US presses China on human rights; Beijing mentions Ferguson
Ahead of Chinese President Xi Jinping's visit, the US has pressed hard on human rights issues including religious freedom and deteriorating situation in Tibet Autonomous Region, prompting China to fight back by referring increasing racial attacks in America.
Washington: Ahead of Chinese President Xi Jinping's visit, the US has pressed hard on human rights issues including religious freedom and deteriorating situation in Tibet Autonomous Region, prompting China to fight back by referring increasing racial attacks in America.
During a day-long US-China dialogue on human rights, the US pressed China on a number of human rights issues including the recent crackdown on lawyers and increasing tension in the Tibetan areas, Assistant Secretary of State for Democracy Human Rights and Labor Tom Malinowski said yesterday.
He said these issues will feature very prominently in Xi's meeting with President Barack Obama in September.
"The dialogue gave us a chance to convey in advance of that visit the growing sense of alarm in the US about human rights developments in China and to stress the importance of making specific improvements in keeping with China's own laws and international commitments," Malinowski said.
"The recent deterioration of the human rights situation and the Chinese Government's increasing emphasis in its rhetoric and its laws on fighting what it calls, "cultural infiltration and Western influence" raises serious questions whether China remains on a long-term path towards greater openness and integration with the world or has begun to turn inward," he said.
This trend harms the interests of the Chinese people most of all given China's importance and influence is of great concern to the international community as a whole, he said.
Malinowski acknowledged that the Chinese delegation raised the issue of recent police attacks on certain sections of the society in the US.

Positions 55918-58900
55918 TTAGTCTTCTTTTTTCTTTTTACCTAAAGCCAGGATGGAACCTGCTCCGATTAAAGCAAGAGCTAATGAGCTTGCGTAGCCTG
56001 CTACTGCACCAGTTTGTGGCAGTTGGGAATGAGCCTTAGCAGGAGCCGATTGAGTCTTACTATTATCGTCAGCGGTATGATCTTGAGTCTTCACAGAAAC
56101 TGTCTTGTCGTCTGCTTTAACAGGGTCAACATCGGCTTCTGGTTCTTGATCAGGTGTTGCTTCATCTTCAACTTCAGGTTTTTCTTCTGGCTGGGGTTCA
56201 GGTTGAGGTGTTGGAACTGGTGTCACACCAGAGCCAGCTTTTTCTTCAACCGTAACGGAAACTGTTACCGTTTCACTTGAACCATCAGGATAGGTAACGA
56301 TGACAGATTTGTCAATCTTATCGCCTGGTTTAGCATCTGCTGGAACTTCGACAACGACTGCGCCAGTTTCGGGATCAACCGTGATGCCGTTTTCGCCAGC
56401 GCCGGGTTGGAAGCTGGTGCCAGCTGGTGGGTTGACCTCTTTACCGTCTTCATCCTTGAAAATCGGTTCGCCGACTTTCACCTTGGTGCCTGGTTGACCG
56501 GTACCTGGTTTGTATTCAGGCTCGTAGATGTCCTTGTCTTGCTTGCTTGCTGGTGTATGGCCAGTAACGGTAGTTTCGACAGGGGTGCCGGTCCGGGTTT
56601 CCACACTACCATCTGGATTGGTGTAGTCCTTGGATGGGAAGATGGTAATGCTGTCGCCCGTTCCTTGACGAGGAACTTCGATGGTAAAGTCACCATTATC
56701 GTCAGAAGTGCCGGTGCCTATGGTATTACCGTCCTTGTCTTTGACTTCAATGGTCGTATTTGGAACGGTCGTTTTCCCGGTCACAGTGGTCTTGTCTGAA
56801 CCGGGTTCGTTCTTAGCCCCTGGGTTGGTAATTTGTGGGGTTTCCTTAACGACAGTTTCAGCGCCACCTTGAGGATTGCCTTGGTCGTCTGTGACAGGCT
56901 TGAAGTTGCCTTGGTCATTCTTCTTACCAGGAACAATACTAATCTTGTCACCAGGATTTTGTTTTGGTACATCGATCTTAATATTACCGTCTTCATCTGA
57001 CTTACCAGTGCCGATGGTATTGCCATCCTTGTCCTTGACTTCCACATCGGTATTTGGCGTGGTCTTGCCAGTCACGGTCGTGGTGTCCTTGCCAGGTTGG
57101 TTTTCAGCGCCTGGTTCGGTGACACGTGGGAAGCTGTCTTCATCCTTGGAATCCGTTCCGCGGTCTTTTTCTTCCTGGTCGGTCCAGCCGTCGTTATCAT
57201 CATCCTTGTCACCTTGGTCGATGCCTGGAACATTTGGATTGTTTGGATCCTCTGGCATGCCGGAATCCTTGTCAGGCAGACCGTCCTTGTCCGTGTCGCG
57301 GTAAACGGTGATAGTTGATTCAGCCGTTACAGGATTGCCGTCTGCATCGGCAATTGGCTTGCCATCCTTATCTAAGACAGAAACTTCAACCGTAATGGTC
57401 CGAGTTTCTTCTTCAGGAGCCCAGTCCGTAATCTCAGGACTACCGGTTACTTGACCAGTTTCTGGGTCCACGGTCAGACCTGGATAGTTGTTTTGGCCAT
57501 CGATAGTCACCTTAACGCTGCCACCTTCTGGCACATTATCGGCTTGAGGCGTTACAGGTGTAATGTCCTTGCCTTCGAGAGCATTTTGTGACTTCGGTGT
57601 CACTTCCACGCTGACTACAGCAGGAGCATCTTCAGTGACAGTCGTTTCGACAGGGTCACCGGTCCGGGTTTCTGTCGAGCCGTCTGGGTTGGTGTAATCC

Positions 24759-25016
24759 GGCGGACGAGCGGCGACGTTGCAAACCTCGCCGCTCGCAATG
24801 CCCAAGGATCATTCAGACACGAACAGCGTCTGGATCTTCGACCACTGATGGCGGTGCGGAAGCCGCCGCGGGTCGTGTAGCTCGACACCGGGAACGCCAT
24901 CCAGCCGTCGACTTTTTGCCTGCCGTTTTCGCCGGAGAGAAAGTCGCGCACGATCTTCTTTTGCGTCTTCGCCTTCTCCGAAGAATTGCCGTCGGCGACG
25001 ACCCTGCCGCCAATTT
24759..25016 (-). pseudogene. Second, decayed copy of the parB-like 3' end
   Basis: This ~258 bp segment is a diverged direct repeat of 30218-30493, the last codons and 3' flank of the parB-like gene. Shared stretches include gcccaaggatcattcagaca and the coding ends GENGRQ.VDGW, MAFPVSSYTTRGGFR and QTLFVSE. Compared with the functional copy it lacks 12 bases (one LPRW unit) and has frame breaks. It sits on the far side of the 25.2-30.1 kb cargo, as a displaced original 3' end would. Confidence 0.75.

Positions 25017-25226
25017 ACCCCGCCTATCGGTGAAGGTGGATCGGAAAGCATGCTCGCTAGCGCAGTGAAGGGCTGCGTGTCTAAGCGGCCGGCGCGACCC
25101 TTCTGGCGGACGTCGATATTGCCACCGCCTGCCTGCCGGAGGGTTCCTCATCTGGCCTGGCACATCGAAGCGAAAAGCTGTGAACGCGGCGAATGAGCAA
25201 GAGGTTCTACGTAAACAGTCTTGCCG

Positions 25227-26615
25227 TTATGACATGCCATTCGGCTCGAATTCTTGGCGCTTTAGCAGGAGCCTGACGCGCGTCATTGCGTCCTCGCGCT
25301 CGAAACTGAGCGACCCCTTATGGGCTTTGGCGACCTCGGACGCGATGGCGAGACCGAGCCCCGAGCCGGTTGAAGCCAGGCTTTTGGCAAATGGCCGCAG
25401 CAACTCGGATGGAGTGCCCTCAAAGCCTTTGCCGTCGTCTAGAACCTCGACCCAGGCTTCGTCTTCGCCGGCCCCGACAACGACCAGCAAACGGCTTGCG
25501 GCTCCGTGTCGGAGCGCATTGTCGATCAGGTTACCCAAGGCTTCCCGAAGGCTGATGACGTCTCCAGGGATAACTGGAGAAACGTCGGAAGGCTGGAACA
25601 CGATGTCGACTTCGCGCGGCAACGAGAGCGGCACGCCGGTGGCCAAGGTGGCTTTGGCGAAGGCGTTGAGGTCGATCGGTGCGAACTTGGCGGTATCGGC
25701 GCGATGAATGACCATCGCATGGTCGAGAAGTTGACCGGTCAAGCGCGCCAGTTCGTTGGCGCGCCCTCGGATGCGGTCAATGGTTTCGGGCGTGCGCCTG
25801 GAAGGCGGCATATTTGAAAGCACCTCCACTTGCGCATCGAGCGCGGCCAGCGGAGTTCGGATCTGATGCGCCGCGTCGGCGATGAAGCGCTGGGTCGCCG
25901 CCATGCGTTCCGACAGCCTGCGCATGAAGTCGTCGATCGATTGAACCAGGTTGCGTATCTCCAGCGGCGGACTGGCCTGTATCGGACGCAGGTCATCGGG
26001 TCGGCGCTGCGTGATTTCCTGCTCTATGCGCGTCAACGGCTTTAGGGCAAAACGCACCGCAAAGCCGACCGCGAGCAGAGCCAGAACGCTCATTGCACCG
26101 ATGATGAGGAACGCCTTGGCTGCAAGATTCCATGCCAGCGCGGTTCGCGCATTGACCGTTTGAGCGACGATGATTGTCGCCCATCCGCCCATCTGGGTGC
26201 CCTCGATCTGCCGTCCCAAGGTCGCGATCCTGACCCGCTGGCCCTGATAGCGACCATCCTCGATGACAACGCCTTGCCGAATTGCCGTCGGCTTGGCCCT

"They did raise a couple of issues, although I have to say that the vast majority of the conversation concerned events in China. They raised, for example, the recent incidents of police violence.
"The Ferguson case was raised briefly and I actually thought this was quite interesting because they said 'We all saw that on TV' and my response, without in any way diminishing the seriousness of the problem that we are facing in the US, was, 'Exactly, you saw it on TV because the Chinese state media was able to be in Ferguson and to cover those events nonstop from start to finish," Malinowski said.
"The international media does not have that kind of access in China when there is violence, in Tibet or Xinjiang or in other parts of the country. Nor, I would add, did the US Government arrest the lawyers of Michael Brown or people who took video footage of the police violence," he said.
Malinowski said, "The recent case in which the large
number of lawyers were arrested actually began in China with a case of alleged police violence in which a man was killed by the police. A person videotaping that incident was arrested. That person's lawyer was then arrested. And then 159 other lawyers and activists signed a petition on behalf of the lawyer, and they were all arrested," .
"So I ask the Chinese side to imagine if we handled problems that way here what the reaction would be. So absolutely legitimate to raise concerns about our challenges in the US, but our response is essentially that we have institutions within the US that enable people with grievances to seek redress through the law, through the media, through open debate.
"And it is the weakness of those institutions in China that creates the problems that we spent the vast majority of time in the dialogue discussing," Malinowski added.